So many extraordinary graduates, so many new milestones—including the University's first baccalaureates awarded for study online.
Kojo Wallace, a West African immigrant whose father drives a taxi, ended up at Bronx Community College two years ago because it was close to home.
"My circumstances at that time made BCC the logical choice," he said, "I did not want to spend most of the day commuting and BCC was the closest college to where I live—20 minutes by foot."
It turned out to be a good decision. Wallace heads off to Cornell in the fall where he will study biochemistry with the help of a $30,000 Jack Kent Cooke scholarship, one of 46 winners nationwide—five in New York State—out of almost 1,000 applicants. Wallace's story was just one of many being told during the last month of spring as thousands of City University of New York graduates received degrees at commencement exercises across the five boroughs.
The University estimates that by the fall of this year, when the final tabulations are in, more than 35,000 students will have been awarded diplomas. As in years past, this group represents all levels of academic achievement with associate, baccalaureate, masters, doctoral and law degrees bestowed. The Class of 2008 also marked a special digital achievement: graduates of the School of Professional Studies, which opened its online degree program several years ago, became the first in the history of the University to receive a baccalaureate for studies conducted online.
"Once again, our graduates have compiled an extraordinary record of accomplishment," said Chancellor Matthew Goldstein. "The class is a source of enormous pride for all New Yorkers. They will invigorate our society and make significant contributions to our city, state and the nation."
Among the commencement speakers were the Hon. David A. Paterson, the state's first African American governor, who spoke at Medgar Evers College; Chris Matthews, MSNBC political pundit, who addressed Hunter graduates, and Peter Gelb, general manager of the Metropolitan Opera, who was speaker and honoree at the William E. Macaulay Honors College at CUNY exercises.
But it was the students who took center stage, often telling stories of struggle, hard financial times and difficulties as immigrants adjusting to a new country.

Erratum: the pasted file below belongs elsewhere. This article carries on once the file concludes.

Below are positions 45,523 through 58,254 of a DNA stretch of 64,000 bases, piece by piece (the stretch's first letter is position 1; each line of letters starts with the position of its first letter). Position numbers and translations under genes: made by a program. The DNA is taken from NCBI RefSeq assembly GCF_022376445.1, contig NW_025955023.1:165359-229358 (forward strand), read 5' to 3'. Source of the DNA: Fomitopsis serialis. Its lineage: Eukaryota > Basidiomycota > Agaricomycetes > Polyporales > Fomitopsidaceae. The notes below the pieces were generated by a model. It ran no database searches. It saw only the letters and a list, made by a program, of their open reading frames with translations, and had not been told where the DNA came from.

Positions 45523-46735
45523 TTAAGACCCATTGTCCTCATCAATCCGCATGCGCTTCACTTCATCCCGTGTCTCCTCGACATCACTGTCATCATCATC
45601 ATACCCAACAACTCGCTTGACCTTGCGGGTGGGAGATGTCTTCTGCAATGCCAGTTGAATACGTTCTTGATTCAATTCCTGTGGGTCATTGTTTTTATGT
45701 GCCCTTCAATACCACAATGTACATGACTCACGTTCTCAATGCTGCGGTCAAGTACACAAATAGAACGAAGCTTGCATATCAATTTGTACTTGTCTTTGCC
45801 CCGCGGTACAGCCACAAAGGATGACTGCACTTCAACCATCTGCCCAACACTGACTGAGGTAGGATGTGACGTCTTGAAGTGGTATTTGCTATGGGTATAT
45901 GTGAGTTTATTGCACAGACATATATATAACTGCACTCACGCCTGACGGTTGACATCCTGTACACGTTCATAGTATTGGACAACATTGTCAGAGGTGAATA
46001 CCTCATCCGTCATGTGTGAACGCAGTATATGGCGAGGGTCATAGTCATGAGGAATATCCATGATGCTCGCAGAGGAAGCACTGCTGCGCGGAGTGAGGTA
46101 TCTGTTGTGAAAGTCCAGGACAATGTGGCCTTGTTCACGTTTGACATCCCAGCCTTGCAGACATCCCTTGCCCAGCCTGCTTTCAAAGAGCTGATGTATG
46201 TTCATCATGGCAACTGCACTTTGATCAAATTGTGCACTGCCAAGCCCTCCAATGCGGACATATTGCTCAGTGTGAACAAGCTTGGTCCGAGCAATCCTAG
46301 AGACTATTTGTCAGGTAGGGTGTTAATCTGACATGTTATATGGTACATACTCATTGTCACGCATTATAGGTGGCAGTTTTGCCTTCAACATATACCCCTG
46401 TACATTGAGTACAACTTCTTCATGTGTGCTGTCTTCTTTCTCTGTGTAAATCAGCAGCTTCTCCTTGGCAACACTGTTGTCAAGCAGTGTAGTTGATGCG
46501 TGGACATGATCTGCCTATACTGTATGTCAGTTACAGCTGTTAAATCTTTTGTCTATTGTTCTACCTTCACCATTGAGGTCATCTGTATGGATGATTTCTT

"I was no longer just a student back in Ghana earning excellent grades," said Wallace. "When I came here, I had to learn to work, be a full-time student and earn excellent grades."
After attending classes at BCC, Wallace worked the night shift as a security guard. Yet he still graduated in June with a 4.0 average and as one of three class valedictorians. His dream is to become a doctor in developing countries. I am very proud," he said. "Almost every faculty member I have met has encouraged and mentored me and informed me of opportunities available for students. BCC has been like a family to me." His Cooke Award will provide up to $30,000 a year until he gets his bachelor's degree.
At the New York City College of Technology, Limor Garfinkle reflected on her journey from Israel with an uncertain future to an honored graduate in communication design. "When I first came to the States at age 20, with just $1,000, I was alone, I was confused and I didn't have any confidence," she said.
A chance conversation with the registrar at City Tech made the difference. "He assured me that if I wanted to do it, I would be able to. I'll never forget those words. With such a heart-warming welcome, I felt like I couldn't disappoint this man."
Now 30, and class salutatorian, Garfinkle is the first in her family to earn a degree. She already has a job lined up as the New York studio assistant coordinator at Grey Advertising. And she and her husband have a new baby, James.
Joy Marchionni dropped out of high school in 10th grade to work in retail. But earning $7.25 an hour made her feel as if she was at a dead end, so two years ago, she enrolled in Kingsborough Community College's New Start program. For the first time, she earned straight A's and realized there was a big world out there. She was elected president of the fledgling Honors Club, and in nine months established a monthly newsletter and increased membership from 12 to 218. She became a strong advocate for KCC, lobbying city and state legislators to restore budget cuts and appearing before the Governor's Commission on Higher Education. Marchionni plans to study history and international relations at Smith College in the fall.